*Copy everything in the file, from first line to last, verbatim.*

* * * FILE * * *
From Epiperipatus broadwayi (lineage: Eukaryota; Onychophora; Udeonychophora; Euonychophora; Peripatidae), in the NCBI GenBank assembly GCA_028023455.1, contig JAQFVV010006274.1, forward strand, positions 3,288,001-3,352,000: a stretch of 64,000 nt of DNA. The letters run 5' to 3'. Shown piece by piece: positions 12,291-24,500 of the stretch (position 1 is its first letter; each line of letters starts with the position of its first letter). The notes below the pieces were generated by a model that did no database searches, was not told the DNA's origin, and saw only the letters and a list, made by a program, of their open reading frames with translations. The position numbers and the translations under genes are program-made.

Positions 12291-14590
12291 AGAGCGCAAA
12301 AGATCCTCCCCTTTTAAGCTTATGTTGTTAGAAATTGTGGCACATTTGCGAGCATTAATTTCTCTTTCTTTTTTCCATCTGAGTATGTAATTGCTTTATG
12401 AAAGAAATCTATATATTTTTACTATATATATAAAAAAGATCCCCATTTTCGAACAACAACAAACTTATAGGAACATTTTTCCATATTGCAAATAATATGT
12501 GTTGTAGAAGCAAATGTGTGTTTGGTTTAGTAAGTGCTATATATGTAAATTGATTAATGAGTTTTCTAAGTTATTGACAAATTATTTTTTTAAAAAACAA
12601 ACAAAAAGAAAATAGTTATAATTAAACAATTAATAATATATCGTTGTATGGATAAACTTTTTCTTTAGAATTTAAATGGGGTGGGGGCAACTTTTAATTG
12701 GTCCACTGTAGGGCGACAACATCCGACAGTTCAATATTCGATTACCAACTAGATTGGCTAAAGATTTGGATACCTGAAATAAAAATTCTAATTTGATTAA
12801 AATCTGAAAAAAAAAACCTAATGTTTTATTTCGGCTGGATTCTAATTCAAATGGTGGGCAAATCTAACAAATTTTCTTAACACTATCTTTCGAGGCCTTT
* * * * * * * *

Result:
From Epiperipatus broadwayi (lineage: Eukaryota; Onychophora; Udeonychophora; Euonychophora; Peripatidae), in the NCBI GenBank assembly GCA_028023455.1, contig JAQFVV010006274.1, forward strand, positions 3,288,001-3,352,000: a stretch of 64,000 nt of DNA. The letters run 5' to 3'. Shown piece by piece: positions 12,291-24,500 of the stretch (position 1 is its first letter; each line of letters starts with the position of its first letter). The notes below the pieces were generated by a model that did no database searches, was not told the DNA's origin, and saw only the letters and a list, made by a program, of their open reading frames with translations. The position numbers and the translations under genes are program-made.

Positions 12291-14590
12291 AGAGCGCAAA
12301 AGATCCTCCCCTTTTAAGCTTATGTTGTTAGAAATTGTGGCACATTTGCGAGCATTAATTTCTCTTTCTTTTTTCCATCTGAGTATGTAATTGCTTTATG
12401 AAAGAAATCTATATATTTTTACTATATATATAAAAAAGATCCCCATTTTCGAACAACAACAAACTTATAGGAACATTTTTCCATATTGCAAATAATATGT
12501 GTTGTAGAAGCAAATGTGTGTTTGGTTTAGTAAGTGCTATATATGTAAATTGATTAATGAGTTTTCTAAGTTATTGACAAATTATTTTTTTAAAAAACAA
12601 ACAAAAAGAAAATAGTTATAATTAAACAATTAATAATATATCGTTGTATGGATAAACTTTTTCTTTAGAATTTAAATGGGGTGGGGGCAACTTTTAATTG
12701 GTCCACTGTAGGGCGACAACATCCGACAGTTCAATATTCGATTACCAACTAGATTGGCTAAAGATTTGGATACCTGAAATAAAAATTCTAATTTGATTAA
12801 AATCTGAAAAAAAAAACCTAATGTTTTATTTCGGCTGGATTCTAATTCAAATGGTGGGCAAATCTAACAAATTTTCTTAACACTATCTTTCGAGGCCTTT